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Figures and Portraits: Photography at the Musé d’Orsay 
 
  
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Product Details 
  
 
Paperback 
96 pages 
5 Continents Editions 
Published 2006 
  
The early photographers had to grapple with the problem of reproducing the human figure to make a portrait. In the beginning they used a relatively slow, restrictive technique. The collections of the Musée d’Orsay provide an accurate chronology of the development of portraiture in international photography from 1850 to 1914, both stylistically and thematically (official portraits, artists, actresses, intimate portraits). French photographer Félix Nadar (1820-1910) created the model for a portrait of an artist or celebrity through his treatment of the silhouette and how he lit the sitter’s face. After 1855, when card portraits came into vogue, competition between studios was fierce and left little time for artistic considerations. The most remarkable portraits were then produced privately by amateur photographers.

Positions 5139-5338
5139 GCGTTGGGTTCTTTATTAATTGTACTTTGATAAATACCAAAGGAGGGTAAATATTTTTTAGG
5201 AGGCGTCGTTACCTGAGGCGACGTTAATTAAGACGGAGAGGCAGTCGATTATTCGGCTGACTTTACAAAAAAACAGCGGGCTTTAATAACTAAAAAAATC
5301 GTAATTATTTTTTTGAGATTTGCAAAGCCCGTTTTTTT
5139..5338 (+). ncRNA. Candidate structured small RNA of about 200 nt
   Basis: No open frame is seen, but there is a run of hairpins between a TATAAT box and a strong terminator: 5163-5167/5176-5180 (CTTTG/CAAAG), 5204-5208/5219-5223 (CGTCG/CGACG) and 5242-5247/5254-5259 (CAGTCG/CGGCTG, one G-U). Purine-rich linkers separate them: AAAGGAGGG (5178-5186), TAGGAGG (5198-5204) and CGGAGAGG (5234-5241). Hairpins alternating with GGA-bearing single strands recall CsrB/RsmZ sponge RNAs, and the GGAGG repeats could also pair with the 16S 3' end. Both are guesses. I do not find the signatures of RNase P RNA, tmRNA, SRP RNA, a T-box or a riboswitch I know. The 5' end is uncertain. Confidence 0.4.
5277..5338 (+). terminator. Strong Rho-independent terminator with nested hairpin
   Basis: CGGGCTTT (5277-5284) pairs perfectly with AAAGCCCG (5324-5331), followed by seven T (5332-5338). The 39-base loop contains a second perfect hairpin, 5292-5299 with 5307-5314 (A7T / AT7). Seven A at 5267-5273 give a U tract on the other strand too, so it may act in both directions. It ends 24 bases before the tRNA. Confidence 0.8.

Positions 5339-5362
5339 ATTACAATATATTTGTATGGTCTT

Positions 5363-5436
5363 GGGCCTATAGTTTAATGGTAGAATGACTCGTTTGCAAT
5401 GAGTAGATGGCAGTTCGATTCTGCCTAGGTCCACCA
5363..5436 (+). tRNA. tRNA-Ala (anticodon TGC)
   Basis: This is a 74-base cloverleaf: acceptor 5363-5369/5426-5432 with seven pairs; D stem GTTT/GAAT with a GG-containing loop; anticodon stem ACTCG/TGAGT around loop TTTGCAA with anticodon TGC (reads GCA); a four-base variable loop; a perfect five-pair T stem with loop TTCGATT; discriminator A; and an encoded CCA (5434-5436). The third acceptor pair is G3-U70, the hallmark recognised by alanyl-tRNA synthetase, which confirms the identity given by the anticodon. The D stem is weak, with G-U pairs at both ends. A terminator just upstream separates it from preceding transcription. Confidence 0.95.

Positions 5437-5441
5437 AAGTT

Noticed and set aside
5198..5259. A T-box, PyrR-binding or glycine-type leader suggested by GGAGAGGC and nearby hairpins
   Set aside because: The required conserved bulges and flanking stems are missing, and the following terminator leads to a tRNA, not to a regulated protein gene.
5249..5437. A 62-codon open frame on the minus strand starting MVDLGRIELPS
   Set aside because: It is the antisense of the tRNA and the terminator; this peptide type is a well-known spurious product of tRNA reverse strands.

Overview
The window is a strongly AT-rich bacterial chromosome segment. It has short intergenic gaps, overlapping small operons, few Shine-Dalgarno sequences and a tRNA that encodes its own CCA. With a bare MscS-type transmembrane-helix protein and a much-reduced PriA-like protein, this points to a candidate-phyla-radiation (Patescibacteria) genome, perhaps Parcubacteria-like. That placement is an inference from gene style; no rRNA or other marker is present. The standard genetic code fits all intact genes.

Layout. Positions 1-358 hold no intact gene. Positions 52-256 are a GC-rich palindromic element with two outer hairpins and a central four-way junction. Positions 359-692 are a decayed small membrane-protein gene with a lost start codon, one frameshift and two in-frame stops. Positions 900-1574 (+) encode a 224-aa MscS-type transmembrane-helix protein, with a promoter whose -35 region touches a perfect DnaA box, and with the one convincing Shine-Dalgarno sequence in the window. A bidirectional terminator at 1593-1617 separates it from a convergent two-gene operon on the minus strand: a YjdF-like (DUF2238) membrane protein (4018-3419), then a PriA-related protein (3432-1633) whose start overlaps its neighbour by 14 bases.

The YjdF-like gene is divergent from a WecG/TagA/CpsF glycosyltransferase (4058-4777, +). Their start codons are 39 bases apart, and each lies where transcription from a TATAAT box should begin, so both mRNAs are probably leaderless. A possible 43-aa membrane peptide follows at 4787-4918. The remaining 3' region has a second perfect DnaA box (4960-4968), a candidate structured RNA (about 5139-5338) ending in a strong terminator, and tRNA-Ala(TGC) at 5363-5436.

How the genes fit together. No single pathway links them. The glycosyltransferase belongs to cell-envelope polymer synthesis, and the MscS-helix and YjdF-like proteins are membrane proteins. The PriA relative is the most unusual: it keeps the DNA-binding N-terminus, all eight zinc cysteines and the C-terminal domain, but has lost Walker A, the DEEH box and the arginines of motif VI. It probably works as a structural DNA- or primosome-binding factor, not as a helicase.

At the turn of the nineteenth century, the rules of portraiture and figure photography exploded when lightweight cameras came on the market, fitted with instant film which permitted unaccustomed angles. Mass photography was born and opened a boundless field for subject matter.
 
  
 
 
  
 
  
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